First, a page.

[Federal Register Volume 63, Number 9 (Wednesday, January 14, 1998)]
From the Federal Register Online via the Government Publishing Office [www.gpo.gov]
[FR Doc No: 98-864]
DEPARTMENT OF TRANSPORTATION
Federal Aviation Administration
14 CFR Part 25
[Docket No. NM145; Notice No. 25-98-01-SC]
Special Conditions: Lockheed-Martin Model 382J, Automatic Thrust
AGENCY: Federal Aviation Administration (FAA), DOT.
ACTION: Notice of proposed special conditions.
SUMMARY: This notice proposes special conditions for the Lockheed-
Martin Model 382J airplane. This airplane will have a novel or unusual
design feature associated with an automatic thrust control system. The
applicable airworthiness regulations do not contain adequate or
appropriate safety standards for this design feature. These proposed
special conditions contain the additional safety standards that the
Administrator considers necessary to establish a level of safety
equivalent to that established by the existing airworthiness standards.
DATES: Comments must be received on or before March 2, 1998.
ADDRESSES: Comments on this proposal may be mailed in duplicate to:
Federal Aviation Administration, Office of the Assistant Chief Counsel,
Attention: Rules Docket (ANN-7), Docket No. NM145, 1601 Lind Avenue SW,
Renton, Washington 98055-4056; or delivered in duplicate to the Office
of the Assistant
Chief Counsel at the above address. Comments must be marked: Docket No.
NM145. Comments may be inspected in the Rules Docket weekdays, except
Federal holidays, between 7:30 a.m. and 4:00 p.m.
FOR FURTHER INFORMATION CONTACT: Connie Beane, FAA, Standardization
Branch, ANM-113, Transport Airplane Directorate, Aircraft Certification
Service, 1601 Lind Avenue SW, Renton, Washington 98055-4056; telephone
Interested persons are invited to participate in the making of
these proposed special conditions by submitting such written data,
views, or arguments as they may desire. Communications should identify
the regulatory docket or notice number and be submitted in duplicate to
the address specified above. All communications received on or before
the closing date for comments will be considered by the Administrator.
The proposals described in this notice may be changed in light of the
comments received. All comments received will be available in the Rules
Docket for examination by interested persons, both before and after the
closing date for comments. A report summarizing each substantive public
contact with FAA personnel concerning this rulemaking will be filed in
the docket. Persons wishing the FAA to acknowledge receipt of their
comments submitted in response to this notice must include with those
comments a self-addressed, stamped postcard on which the following
statement is made: ``Comments to Docket No. NM145.'' The postcard will
be date stamped and returned to the commenter.
On August 28, 1992, Lockheed-Martin applied for an amendment to
Type Certificate No. A1SO to include the new Model 382J. The Model
382J, which is a derivative of the Model 382G currently approved under
Type Certificate No. A1S0, is a high wing/low tail configured four-
engine turboprop airplane derived from the Lockheed C-130 Hercules
military transport. The Model 382J incorporates a new Full Authority
Digital Engine Controlled (FADEC), Allison engines with six blade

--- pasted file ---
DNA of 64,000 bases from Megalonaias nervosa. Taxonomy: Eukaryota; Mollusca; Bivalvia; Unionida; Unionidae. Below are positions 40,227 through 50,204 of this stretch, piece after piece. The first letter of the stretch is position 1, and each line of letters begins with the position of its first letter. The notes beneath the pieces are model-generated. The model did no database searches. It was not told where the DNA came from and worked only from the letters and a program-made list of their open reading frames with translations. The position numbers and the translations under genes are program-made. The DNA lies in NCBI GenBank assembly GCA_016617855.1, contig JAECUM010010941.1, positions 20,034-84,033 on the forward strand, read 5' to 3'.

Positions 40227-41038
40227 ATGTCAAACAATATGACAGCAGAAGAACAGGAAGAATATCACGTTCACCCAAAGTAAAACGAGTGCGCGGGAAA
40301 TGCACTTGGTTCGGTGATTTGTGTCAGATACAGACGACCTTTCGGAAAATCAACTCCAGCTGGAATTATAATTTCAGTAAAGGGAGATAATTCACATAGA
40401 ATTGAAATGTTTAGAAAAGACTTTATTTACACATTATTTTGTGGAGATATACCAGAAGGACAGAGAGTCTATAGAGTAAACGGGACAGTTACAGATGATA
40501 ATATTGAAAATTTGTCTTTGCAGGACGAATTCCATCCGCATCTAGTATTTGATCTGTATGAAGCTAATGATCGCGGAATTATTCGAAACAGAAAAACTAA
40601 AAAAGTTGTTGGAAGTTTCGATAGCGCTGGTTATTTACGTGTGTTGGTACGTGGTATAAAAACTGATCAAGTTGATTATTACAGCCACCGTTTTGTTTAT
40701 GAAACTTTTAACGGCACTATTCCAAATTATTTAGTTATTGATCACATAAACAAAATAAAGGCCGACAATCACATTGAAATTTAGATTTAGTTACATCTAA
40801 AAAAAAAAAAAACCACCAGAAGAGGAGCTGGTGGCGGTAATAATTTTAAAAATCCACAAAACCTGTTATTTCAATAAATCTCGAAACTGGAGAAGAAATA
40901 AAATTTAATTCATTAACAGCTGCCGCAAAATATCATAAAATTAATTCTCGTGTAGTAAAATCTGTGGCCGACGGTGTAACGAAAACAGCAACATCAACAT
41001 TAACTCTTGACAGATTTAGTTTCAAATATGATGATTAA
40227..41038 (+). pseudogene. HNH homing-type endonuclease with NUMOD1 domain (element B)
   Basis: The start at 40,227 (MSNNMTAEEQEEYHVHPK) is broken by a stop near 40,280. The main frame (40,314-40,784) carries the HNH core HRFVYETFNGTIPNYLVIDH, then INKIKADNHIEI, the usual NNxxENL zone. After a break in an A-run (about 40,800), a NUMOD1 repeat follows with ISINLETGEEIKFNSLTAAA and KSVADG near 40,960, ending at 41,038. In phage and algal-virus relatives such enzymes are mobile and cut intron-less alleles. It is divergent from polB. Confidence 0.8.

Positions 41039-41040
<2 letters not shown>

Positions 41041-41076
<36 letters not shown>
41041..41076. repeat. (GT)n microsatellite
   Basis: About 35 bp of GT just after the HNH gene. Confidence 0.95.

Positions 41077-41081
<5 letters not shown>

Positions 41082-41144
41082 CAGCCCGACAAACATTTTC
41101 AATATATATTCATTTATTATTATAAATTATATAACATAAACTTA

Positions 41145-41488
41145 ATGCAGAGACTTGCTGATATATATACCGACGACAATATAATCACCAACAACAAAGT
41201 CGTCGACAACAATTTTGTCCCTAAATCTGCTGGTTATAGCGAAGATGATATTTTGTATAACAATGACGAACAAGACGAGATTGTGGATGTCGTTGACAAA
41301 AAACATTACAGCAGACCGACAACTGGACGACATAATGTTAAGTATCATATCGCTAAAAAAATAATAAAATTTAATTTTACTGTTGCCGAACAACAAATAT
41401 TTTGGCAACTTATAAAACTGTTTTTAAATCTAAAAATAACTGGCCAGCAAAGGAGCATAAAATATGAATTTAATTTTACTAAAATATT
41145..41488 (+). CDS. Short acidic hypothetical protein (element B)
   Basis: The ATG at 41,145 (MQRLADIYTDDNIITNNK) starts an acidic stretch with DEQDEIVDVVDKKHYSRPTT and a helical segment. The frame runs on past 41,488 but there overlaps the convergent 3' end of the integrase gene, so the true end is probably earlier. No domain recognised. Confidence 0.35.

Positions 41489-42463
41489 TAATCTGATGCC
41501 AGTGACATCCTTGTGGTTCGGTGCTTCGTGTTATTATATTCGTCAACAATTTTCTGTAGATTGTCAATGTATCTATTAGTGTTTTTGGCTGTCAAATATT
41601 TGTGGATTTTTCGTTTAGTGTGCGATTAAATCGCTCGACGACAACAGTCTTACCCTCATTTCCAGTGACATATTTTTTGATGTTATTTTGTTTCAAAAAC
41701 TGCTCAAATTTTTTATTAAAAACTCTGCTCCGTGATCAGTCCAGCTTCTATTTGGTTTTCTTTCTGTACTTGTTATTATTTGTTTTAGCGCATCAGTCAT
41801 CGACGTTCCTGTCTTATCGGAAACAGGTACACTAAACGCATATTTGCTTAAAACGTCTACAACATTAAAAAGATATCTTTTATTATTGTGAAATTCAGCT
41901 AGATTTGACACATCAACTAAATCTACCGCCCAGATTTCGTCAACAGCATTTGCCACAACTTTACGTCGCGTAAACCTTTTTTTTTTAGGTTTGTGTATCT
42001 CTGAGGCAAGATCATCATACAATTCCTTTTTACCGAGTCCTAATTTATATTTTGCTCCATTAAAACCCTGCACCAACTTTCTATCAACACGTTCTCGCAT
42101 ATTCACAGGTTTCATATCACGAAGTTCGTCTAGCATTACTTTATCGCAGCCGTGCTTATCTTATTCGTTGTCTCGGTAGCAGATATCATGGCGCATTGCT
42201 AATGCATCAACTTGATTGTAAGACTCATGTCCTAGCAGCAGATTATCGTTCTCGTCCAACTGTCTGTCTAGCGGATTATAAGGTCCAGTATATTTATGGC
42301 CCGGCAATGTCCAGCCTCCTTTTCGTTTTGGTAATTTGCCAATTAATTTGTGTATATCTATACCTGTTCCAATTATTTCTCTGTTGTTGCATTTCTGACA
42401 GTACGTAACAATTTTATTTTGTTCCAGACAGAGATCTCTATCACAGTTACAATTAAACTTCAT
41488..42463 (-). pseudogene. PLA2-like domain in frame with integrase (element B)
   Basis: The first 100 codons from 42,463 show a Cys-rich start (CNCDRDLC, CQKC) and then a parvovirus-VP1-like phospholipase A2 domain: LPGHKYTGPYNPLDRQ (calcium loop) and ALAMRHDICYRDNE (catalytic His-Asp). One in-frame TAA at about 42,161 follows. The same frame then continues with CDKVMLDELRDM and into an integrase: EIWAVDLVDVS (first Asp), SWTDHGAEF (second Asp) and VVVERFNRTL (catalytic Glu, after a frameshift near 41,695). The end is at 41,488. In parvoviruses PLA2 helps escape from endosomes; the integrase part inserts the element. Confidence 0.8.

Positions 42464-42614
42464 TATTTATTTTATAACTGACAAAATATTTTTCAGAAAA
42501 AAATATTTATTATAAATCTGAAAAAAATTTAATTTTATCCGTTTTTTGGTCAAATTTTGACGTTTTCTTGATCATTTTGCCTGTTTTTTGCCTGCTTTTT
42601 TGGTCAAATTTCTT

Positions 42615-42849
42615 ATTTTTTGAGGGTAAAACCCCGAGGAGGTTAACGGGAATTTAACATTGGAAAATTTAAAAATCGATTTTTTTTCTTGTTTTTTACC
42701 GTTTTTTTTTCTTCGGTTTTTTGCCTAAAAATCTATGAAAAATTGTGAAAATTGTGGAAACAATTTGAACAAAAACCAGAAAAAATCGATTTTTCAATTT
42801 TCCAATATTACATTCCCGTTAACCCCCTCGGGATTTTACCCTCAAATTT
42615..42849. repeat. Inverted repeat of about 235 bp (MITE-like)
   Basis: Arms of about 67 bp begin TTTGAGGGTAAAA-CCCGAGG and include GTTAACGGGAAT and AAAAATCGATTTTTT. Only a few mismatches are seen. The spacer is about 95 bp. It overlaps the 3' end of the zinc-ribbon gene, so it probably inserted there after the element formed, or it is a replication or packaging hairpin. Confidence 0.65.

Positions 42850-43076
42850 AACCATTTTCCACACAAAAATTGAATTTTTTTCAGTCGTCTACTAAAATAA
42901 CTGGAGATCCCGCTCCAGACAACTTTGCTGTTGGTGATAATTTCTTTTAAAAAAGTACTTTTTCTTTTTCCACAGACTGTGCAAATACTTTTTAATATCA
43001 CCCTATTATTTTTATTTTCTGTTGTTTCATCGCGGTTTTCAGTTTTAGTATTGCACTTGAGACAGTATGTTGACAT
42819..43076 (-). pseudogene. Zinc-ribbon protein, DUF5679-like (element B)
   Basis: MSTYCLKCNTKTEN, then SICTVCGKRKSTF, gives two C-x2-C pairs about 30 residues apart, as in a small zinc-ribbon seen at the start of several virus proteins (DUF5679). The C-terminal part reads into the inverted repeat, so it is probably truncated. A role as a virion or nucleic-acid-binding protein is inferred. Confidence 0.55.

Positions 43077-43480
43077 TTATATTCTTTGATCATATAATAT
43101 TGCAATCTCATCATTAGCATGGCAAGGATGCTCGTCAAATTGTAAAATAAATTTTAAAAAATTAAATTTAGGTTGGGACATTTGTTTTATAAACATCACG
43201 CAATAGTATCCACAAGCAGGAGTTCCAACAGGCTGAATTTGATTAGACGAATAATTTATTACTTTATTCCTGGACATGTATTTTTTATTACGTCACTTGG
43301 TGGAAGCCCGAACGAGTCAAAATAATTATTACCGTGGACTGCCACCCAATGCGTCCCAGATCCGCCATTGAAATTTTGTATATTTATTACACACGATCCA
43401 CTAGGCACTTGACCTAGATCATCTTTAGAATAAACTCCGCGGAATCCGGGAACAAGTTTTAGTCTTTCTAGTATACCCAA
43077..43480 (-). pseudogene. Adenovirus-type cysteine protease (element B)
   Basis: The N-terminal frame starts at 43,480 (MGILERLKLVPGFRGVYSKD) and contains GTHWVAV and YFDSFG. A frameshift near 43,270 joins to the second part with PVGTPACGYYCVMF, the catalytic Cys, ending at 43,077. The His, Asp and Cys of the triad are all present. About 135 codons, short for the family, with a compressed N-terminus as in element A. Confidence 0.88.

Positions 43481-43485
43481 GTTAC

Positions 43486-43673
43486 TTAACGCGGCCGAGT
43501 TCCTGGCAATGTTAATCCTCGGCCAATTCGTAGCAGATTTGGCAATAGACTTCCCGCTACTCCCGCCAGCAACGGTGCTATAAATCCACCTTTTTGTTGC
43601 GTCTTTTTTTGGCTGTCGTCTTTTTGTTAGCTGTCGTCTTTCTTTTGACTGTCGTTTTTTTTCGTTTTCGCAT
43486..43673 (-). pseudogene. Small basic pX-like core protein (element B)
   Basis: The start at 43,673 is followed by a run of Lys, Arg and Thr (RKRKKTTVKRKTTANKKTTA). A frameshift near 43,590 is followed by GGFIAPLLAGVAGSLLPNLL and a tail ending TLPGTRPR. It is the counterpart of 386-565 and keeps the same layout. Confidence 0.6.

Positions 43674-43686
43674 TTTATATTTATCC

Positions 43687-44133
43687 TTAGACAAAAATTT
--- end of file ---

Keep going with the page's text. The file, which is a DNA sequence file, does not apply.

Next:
composite propellers, a modernized cockpit including Electronic Flight
Instrument Systems (EFIS), Engine Indication and Crew Alerting Systems
(EICAS), and a Head Up Display (HUD) of primary flight information.
The increased thrust provided by the new engine/propeller
installation would result in the Model 382J being limited by ground
minimum control speed (VMCG) over a large part of the
proposed takeoff operating envelope, which in turn would result in
unbalanced takeoff field lengths that Lockheed-Martin finds
unacceptable. In order to remedy this situation, Lockheed-Martin has
developed an electronically controlled system that will monitor engine
and propeller performance, and in the event of a failure of an outboard
propulsion unit, will reduce the power setting on the functioning
outboard engine to a level that permits compliance with the
requirements of Sec. 25.149(e); the operation of this system will thus
optimize takeoff field lengths for the Model 382J.
Type Certification Basis
Under the provisions of Sec. 21.101, Lockheed-Martin must show that
the Model 382J meets the applicable provisions of the regulations
incorporated by reference in Type Certificate No. A1SO or the
applicable regulations in effect on the date of application for the
change to the Model 382J. The regulations incorporated by reference in
the type certificate are commonly referred to as the ``original type
certification basis.'' The regulations incorporated by reference in
Type Certificate No. A1SO are as follows:
The certification basis for the present Model 382 series airplanes
is Civil Aviation Regulations (CAR) 9a, which references CAR 4b,
effective December 31, 1953, including Amendments 4b-1 through 4b-11,
SR422B, SR450A, and Amendment 4b-12 as related to CAR 4b.307(a).
The applicable certification basis for the Model 382J is part 25 of
the Federal Aviation Regulations (FAR) through Amendment 25-80 for all
new or significantly modified portions of the Model 382J (as compared
to the present Model 382) and for unmodified portions of the airplane,
the applicable certification standard will be the rules that were
effective on February 1, 1965 (part 25, Amendment 25-0). In addition,
the certification basis includes certain special conditions that are
not relevant to these proposed special conditions.
If the Administrator finds that the applicable airworthiness
regulations (i.e., part 25 as amended) do not contain adequate or
appropriate safety standards for the Model 382J because of a novel or
unusual design feature, special conditions are prescribed under the
provisions of Sec. 21.16.
In addition to the applicable airworthiness regulations and special
conditions, the Model 382J must comply with the fuel vent and exhaust
emission requirements of 14 CFR part 34 and the noise certification
requirements of 14 CFR part 36.
Special conditions, as appropriate, are issued in accordance with
Sec. 11.49 after public notice, as required by Secs. 11.28 and
11.29(b), and become part of the type certification basis in accordance